Accessibility statement

Human Genetics - BIO00076H

« Back to module search

  • Department: Biology
  • Module co-ordinator: Information currently unavailable
  • Credit value: 20 credits
  • Credit level: H
  • Academic year of delivery: 2022-23

Module summary

We are witnessing a period of very rapid change in our knowledge and capabilities in the area of human genetics, thanks to genome sequencing and related technologies, and promising new therapeutic approaches. This module will introduce the current picture and provide the necessary background to understand how the field is developing.

Related modules

Pre-requisite modules

Co-requisite modules

  • None

Prohibited combinations

  • None

Module will run

Occurrence Teaching period
A Autumn Term 2022-23 to Summer Term 2022-23

Module aims

This module will first introduce a description of the human genome and its evolution, with an emphasis on the features that can explain the prevalence of certain diseases in modern day humans. The classical processes of mutation identification in single gene disorders and the impact of modern technologies will be critically appraised using primary research literature. A variety of templates and formative examples will be used for calculations of genetic risk in human pedigrees. We will look into the current methodologies used to identify risk alleles in complex diseases and how these large studies have contributed to the diagnosis of common diseases. We will discuss the generation of preclinical disease models and appraise their role in understanding disease pathogenesis and the developing of new therapeutic genetic approaches. We will finally explore the role of human genetics in non-clinical scenarios, such as intelligence or athletic performance, and the variety of ethical issues that may arise as a result of genetic testing.

Module learning outcomes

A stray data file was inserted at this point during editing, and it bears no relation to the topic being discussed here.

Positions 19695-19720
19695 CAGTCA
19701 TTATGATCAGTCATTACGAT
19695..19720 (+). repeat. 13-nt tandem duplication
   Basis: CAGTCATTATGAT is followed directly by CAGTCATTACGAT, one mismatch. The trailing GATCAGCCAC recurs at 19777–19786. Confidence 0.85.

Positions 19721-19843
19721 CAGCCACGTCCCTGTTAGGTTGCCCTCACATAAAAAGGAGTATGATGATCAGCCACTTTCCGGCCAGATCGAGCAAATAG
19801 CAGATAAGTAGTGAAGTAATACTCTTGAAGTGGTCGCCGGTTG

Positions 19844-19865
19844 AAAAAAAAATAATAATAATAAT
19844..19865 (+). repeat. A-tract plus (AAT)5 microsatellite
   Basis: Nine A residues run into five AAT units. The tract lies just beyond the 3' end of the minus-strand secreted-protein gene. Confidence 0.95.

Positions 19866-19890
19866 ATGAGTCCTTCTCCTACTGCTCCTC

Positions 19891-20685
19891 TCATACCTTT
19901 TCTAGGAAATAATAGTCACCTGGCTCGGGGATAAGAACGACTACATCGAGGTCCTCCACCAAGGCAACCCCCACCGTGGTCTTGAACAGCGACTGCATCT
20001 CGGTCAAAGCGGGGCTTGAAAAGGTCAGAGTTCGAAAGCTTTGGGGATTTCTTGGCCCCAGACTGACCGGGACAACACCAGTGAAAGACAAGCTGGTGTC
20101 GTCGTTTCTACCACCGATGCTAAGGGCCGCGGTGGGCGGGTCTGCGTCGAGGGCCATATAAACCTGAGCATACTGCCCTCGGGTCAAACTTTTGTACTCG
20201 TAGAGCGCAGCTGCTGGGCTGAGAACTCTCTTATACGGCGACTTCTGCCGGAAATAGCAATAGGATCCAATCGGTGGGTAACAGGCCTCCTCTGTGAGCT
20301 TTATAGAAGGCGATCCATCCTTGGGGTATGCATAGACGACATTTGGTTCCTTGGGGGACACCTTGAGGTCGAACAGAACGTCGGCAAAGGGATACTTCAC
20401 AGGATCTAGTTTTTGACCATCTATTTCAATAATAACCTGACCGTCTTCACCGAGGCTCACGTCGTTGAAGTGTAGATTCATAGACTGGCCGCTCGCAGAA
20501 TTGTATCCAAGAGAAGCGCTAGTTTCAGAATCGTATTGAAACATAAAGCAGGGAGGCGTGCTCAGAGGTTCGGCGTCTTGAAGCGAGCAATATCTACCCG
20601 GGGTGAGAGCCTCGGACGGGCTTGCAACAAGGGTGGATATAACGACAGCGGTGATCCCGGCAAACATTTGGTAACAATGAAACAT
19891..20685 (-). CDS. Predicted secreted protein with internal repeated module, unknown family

1. Describe the evolution of the human genome and the processes that affected it.

2. Calculate genetic risk in human pedigrees in simple and complex scenarios.

3. Explain how genes associated with Mendelian or multifactorial disorders can be identified.

4. Evaluate the association genetic approaches used to diagnose diseases

5. Articulate the making of preclinical disease models and their role in disease therapeutics

6. Critically appraise current literature associated with specific topics in human genetics


Task Length % of module mark
Online Exam - 24 hrs (Centrally scheduled)
Human Genetics
8 hours 100

Special assessment rules



Task Length % of module mark
Online Exam - 24 hrs (Centrally scheduled)
Human Genetics
8 hours 100

Module feedback

Cohort-level feedback will be provided on performance in closed exams and made available via the VLE. Histograms of module marks will be posted on the notice boards outside the Biology Student Services office. Individual marks will be made available to you and your supervisor via e:vision. Exam scripts will be made available at the end of either the Spring or Summer terms. You should take the opportunity to discuss your marks and feedback with your supervisor.


During the teaching of the module you will receive feedback that may be at a whole class or individual level. Forms of feedback may include: model answers and discussion of workshop questions, summaries of performance in practicals, VLE-based quizzes, individual spoken comments during workshops, individual written comments on formative work.  

Indicative reading

These are available through the VLE module site.

The information on this page is indicative of the module that is currently on offer. The University is constantly exploring ways to enhance and improve its degree programmes and therefore reserves the right to make variations to the content and method of delivery of modules, and to discontinue modules, if such action is reasonably considered to be necessary by the University. Where appropriate, the University will notify and consult with affected students in advance about any changes that are required in line with the University's policy on the Approval of Modifications to Existing Taught Programmes of Study.